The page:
Album Reviews

Hiss Tracts – Shortwave Nights

(Constellation) UK release date: 12 May 2014

Hiss Tracts - Shortwave Nights If you’re one of those people (to borrow a line from Denis Norden) that would sit up late at night with the radio on underneath the covers not listening to John Peel but to the static fuzz between stations, then this album might well appeal. Not that this is an album full of the detuned radio hubbub, far from it. Sometimes in the all encompassing dark, huddled under the all-protecting duvet, shapes and sounds would make themselves apparent in the chaos. Find a number station, during the same sitting, and the world would take on a strange form of order, chaos, and apparently pointless mathematics.

Hiss Tracts is a project that finds David Bryant of Godspeed You! Black Emperor and Set Fire To Flames working in collaboration with Kevin Doria (Growing). The pair have been working together since 2004, but it was in 2008 when the pair collaborated on some sessions for a performance at Lausanne Underground Film Festival that the seeds Hiss Tracts were initially sown. The formation and sculpting (and this really is a kind of sound sculpture) of their debut album might have taken a while, but it has been worth waiting for.

If there’s any precedent set for Shortwave Nights it can perhaps be found in the sound collages of Set Fire To Flames’ work, but this is a softer and stranger record than anything Bryant’s band ever recorded. Opening with the title track, Hiss Tracts invite you to make sense of it all by populating an undulating palette of drone with occasional ephemeral interjections from strings, cautious guitar notes and what might be the Tardis. This is soft focus fare, that is strangely threatening in tone yet also strangely comforting. It’s like spotting a white horse in a dense cloud of fog, and then remembering that scene from Twin Peaks. This is music to soothe the soul whilst allowing your mind to run riot.

Half-Speed Addict Starts With Broken Wollensak is a foreboding percussive piece, presumably played on piano. Although sometimes soothing, like wind, gently disturbing chimes, it is nevertheless insistent and marginally irritating. Slowed Rugs moves into Lynchian territory again with its rumbling noise, hiss and buried feedback, it comes across like an organic take on Eraserhead. At the end, the guitars start to play a recognisable motif that comes across like a bizarre interpretation of the Twilight Zone.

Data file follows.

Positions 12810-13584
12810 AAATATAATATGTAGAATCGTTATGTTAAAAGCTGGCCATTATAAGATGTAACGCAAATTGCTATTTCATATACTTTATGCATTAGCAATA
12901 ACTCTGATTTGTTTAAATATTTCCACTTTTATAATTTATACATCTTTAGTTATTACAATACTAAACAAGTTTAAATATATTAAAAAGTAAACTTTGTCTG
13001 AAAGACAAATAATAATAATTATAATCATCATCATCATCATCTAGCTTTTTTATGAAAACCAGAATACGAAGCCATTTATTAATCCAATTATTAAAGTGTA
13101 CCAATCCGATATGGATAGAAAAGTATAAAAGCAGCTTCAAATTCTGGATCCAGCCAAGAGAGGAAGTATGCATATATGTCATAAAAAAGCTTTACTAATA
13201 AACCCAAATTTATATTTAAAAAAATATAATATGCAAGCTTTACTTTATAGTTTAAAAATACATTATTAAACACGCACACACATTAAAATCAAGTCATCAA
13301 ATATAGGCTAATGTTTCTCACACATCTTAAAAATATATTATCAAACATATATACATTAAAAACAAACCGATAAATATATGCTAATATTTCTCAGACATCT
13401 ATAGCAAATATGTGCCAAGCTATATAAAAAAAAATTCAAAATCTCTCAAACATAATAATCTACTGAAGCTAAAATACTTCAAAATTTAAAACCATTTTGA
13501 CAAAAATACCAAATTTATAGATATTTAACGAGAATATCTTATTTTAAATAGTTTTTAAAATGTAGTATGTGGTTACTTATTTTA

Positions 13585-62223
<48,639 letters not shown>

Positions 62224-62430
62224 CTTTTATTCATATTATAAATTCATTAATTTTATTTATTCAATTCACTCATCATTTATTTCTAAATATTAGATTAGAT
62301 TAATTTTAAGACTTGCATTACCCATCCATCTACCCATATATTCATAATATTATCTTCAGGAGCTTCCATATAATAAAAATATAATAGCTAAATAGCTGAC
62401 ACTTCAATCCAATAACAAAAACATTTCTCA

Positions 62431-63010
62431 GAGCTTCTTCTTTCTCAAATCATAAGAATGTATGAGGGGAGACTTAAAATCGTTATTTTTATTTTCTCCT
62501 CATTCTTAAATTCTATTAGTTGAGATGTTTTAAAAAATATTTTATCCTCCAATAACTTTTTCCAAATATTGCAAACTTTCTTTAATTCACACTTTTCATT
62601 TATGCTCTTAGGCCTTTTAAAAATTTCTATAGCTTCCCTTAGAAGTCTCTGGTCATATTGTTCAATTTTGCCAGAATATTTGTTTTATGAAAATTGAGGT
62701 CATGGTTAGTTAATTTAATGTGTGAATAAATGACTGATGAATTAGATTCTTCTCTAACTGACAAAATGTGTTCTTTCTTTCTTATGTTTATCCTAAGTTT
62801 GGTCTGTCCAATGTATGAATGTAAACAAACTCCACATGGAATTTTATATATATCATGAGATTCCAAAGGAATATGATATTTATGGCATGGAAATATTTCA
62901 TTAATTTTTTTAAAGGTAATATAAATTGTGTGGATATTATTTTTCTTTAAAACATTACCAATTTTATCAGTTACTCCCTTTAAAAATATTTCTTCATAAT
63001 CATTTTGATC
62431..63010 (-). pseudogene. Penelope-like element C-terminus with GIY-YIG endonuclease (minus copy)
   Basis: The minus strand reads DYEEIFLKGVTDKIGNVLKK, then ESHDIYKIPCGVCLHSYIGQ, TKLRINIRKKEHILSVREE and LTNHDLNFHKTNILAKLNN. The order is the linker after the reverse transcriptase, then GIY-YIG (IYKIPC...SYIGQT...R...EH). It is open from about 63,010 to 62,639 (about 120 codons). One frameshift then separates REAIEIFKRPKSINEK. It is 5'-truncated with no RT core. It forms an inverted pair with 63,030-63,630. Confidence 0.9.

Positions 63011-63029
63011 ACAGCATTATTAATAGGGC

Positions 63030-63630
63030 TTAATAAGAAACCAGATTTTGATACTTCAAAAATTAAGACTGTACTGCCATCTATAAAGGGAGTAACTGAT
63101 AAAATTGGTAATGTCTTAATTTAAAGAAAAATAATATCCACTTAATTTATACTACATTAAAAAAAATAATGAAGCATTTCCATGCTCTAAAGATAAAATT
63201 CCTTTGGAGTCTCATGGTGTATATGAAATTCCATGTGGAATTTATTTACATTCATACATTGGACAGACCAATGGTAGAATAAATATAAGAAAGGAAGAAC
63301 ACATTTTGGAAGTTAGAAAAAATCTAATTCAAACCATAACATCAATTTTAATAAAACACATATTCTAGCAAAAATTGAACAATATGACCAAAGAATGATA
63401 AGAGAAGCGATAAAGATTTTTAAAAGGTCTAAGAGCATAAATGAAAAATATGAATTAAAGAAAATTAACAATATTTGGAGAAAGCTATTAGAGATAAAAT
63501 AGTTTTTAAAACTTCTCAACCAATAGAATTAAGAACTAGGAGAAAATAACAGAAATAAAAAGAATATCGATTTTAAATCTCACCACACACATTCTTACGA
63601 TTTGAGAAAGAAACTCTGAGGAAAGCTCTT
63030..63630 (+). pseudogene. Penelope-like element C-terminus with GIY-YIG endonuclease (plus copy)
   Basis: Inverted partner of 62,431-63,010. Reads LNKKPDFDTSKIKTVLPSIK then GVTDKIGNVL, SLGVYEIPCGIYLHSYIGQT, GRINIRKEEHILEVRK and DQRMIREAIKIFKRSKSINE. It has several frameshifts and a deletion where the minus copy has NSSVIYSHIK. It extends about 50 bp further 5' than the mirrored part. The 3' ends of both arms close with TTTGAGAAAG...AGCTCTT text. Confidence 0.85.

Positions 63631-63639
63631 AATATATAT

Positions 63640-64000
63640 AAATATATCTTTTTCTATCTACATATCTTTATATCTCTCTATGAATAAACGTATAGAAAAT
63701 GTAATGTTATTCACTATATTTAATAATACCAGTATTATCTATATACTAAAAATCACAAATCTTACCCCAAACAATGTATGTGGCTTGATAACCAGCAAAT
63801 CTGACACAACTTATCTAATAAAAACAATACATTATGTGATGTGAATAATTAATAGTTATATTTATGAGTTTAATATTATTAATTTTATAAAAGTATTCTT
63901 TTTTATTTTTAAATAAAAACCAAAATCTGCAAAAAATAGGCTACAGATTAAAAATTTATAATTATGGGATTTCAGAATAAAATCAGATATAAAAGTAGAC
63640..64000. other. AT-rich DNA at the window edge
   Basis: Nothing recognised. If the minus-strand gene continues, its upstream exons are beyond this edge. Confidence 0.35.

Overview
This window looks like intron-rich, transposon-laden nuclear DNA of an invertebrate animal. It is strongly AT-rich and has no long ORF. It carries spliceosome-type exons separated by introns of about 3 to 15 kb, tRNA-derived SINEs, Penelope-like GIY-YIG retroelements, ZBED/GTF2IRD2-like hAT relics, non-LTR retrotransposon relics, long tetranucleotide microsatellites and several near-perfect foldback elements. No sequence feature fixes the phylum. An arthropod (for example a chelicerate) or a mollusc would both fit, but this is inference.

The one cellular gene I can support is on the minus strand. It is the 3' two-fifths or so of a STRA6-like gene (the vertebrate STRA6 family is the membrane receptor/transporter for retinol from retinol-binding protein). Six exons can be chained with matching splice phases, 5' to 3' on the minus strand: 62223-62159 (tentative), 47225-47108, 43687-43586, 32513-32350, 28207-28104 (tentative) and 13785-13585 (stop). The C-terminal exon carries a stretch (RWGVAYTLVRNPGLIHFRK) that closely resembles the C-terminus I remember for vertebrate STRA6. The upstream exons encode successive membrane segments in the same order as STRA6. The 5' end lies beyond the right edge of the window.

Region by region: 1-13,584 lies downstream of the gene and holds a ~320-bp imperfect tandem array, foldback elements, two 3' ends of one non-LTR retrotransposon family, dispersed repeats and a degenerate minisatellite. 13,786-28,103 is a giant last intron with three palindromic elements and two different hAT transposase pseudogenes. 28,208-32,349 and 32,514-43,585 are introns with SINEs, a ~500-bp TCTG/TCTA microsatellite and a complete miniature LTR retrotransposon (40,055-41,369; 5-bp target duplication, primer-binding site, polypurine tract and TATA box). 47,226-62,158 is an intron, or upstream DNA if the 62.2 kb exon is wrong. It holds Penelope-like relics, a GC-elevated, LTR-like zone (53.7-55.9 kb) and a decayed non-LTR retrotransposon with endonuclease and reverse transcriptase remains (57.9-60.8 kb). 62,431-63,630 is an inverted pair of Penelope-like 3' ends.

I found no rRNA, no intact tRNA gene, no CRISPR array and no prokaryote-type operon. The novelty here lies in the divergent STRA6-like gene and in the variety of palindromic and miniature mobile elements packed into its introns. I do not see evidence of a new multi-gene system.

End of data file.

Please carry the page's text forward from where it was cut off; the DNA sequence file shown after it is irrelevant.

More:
Just when things start to drift into dreamlike territory, Drake Motel / “9 Gold Cadillacs” suddenly transports the whole album to the Deep South as a short spoken word piece discusses the nature of money, life and friendship. A harmonica and guitar take over, leaving little doubt that this is a blues and a lamentation.

This brief interjection aside, Hiss Tracts return to a more other worldly space. Windpipe Gtrs consists of a single note drone with occasional, almost imperceptible nuances occurring throughout its duration. This section of the album is not unlike Lynch’s techniques of incorporating dream structure (or lack of) into his films. The first three songs lead the listener down one rabbit hole, Drake Motel acts as a pause, a brief waking spell, and then the dream sets off again, exploring similar themes, but from a slightly different angle. Halo Getters has a similar feel to Slowed Rugs, albeit slightly more urgent and unsettling.

For The Transient Projectionist revisits the chimes and percussive nature of Half-Speed. Steeped in reverb, the bell takes on ambiguous characteristics. It’s a dinner gong, a call to worship, and a death knell all at once. Test Recording At Trembling City is perhaps the most realised and focused piece on the album. It’s still hazy, but it is possible to envisage a city slowly breaking through the clouds and establishing itself in the mind’s eye. A terrifying surge of strings at the midpoint suggest an imminent crash or explosion before things ultimately settle down and thankfully become calmer again.

This is an album that requires immersion; many of the themes and motifs are barely there and need the blanks to be filled in. It is a sonic adventure, scary, exciting and otherworldly, and hopefully there will more worlds to explore with Hiss Tracts in the future.

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Hiss Tracts – Shortwave Nights